FEMINISM in Sheffield in 2013 is alive and well and apparently unsure what to call toilets.
The city’s third annual LaDIY Fest - an extravaganza of workshops called things like Fat Activism - took place this weekend. And just hours before doors opened organisers were agonising if it was acceptable to label the loos ‘male’ and ‘female’.
Apparently it wasn’t.
“You would not believe how much we have been discussing toilets,” noted organiser Cara Corden. “We are now re-labelling them ‘toilets with urinals’ and ‘toilets without urinals’.”
So, that was sorted. Which was a relief.
Restroom issues aside, LaDIY Fest was, by any measure, a success.
More than 200 people - 80 per cent women, 20 per cent men, 40 per cent in funky headwear - attended the day-long event at Quaker Meeting House in St James’ Street.
They were there to socialise, share ideas, get educated and debate the finer point of, for example, online misogyny. There was also - as at any such forward-thinking event - a T-shirt printing stand. The kitchen served up food. “Vegan only,” The Diary was told. But it was nice anyway.
In the evening, things moved to the Redhouse bar in Solly Street where several female-fronted bands played. This year, unlike last, there was no-one who had scrawled the word ‘womb’ on their torso with an arrow pointing downwards. But there were some delightfully flamboyant outfits nonetheless. Early indications suggest not a single bra was burned in anger.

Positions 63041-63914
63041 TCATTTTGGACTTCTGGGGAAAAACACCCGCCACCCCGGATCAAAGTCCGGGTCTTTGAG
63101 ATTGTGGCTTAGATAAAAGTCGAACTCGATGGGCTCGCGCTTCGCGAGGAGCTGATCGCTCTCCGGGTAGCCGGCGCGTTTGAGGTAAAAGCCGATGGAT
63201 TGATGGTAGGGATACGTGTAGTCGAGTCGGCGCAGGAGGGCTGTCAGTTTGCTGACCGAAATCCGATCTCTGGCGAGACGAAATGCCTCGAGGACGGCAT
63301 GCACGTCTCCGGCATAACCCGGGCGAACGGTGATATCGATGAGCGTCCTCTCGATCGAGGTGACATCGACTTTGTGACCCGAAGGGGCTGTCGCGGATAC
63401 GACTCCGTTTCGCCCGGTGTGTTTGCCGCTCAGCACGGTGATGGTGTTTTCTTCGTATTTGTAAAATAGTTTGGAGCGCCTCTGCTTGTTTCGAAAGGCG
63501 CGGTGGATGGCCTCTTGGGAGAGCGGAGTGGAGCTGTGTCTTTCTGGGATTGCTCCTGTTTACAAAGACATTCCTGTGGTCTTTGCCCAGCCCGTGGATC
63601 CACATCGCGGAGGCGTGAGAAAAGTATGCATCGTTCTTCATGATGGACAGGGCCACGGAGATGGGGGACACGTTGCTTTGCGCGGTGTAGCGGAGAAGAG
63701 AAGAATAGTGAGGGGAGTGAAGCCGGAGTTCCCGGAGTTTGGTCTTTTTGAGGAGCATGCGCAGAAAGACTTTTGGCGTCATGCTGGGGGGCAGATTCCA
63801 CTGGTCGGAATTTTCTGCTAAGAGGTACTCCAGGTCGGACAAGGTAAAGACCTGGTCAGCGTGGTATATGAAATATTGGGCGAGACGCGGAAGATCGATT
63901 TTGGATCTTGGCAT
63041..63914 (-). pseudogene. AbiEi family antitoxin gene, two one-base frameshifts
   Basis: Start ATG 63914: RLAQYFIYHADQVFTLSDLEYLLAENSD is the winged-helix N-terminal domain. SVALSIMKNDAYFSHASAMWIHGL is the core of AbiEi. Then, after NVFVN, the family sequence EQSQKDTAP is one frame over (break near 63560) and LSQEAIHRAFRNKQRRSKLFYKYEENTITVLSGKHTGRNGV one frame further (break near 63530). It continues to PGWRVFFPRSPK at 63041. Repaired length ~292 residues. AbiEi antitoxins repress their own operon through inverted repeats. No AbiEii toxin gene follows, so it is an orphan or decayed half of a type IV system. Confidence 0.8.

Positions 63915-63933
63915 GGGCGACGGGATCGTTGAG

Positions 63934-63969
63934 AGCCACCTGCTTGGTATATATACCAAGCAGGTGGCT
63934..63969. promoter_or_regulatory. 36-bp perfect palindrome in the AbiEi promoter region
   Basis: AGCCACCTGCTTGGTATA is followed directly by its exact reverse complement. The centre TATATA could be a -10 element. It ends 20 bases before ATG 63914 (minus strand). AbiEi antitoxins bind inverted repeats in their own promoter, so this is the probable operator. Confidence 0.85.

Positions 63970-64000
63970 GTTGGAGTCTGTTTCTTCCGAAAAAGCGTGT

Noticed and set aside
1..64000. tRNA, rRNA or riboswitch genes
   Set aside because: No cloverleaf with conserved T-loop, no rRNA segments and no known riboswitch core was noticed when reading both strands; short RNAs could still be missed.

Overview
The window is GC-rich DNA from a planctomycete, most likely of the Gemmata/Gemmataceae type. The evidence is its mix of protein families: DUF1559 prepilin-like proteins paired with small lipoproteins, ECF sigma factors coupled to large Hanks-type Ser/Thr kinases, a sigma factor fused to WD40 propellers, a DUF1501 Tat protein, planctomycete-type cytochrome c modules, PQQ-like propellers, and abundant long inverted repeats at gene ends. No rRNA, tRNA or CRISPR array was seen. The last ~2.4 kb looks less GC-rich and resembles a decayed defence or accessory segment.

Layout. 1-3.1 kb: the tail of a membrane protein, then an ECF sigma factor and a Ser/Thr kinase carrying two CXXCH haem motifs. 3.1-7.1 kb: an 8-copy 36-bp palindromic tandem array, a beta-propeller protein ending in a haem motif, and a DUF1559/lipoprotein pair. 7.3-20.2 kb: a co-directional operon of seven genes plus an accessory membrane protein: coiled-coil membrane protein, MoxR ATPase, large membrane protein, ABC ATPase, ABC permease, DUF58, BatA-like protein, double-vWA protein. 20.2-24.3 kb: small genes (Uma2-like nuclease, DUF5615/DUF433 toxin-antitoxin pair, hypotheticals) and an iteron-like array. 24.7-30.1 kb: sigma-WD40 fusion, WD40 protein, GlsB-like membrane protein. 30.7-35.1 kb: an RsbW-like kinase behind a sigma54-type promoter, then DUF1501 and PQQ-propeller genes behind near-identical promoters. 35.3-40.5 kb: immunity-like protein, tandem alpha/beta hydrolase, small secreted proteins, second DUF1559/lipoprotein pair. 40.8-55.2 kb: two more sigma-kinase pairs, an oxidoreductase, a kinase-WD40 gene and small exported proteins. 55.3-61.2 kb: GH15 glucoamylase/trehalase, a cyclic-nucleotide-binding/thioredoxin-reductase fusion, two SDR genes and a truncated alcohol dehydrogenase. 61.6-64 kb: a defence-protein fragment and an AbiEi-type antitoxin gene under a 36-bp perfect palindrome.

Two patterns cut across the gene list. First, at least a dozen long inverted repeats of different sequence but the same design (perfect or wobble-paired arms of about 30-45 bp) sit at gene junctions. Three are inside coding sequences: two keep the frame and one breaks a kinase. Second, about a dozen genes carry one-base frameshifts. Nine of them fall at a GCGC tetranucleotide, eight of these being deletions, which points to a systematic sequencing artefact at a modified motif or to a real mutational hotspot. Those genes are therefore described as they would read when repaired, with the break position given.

“Why do we do this?” pondered Cara, a 29-year-old secretary of West Street. “Because it’s important Sheffield has a feminist event. It’s about getting like-minded people together and discussing new ideas, while making new friends.
“Every woman is affected by some form of harassment in their daily lives - and events like this can help draw attention to how unacceptable that is and empower us.”
The idea, ultimately and simply, is that the more people who embrace these ideas, the better place Sheffield will be to live.
“I don’t want the world to be the way it is,” says Gemma Short, a 25-year-old teacher, of Walkley Street, who led a discussion on lads mags. “I don’t want women to have to worry about harassment.
“Events like this may be relatively small but if holding some discussions mean you share your ideas then you are doing something worthwhile. It can help change things slowly.”
The little things, it seems - even down to what to call a toilet so as not to offend - are important.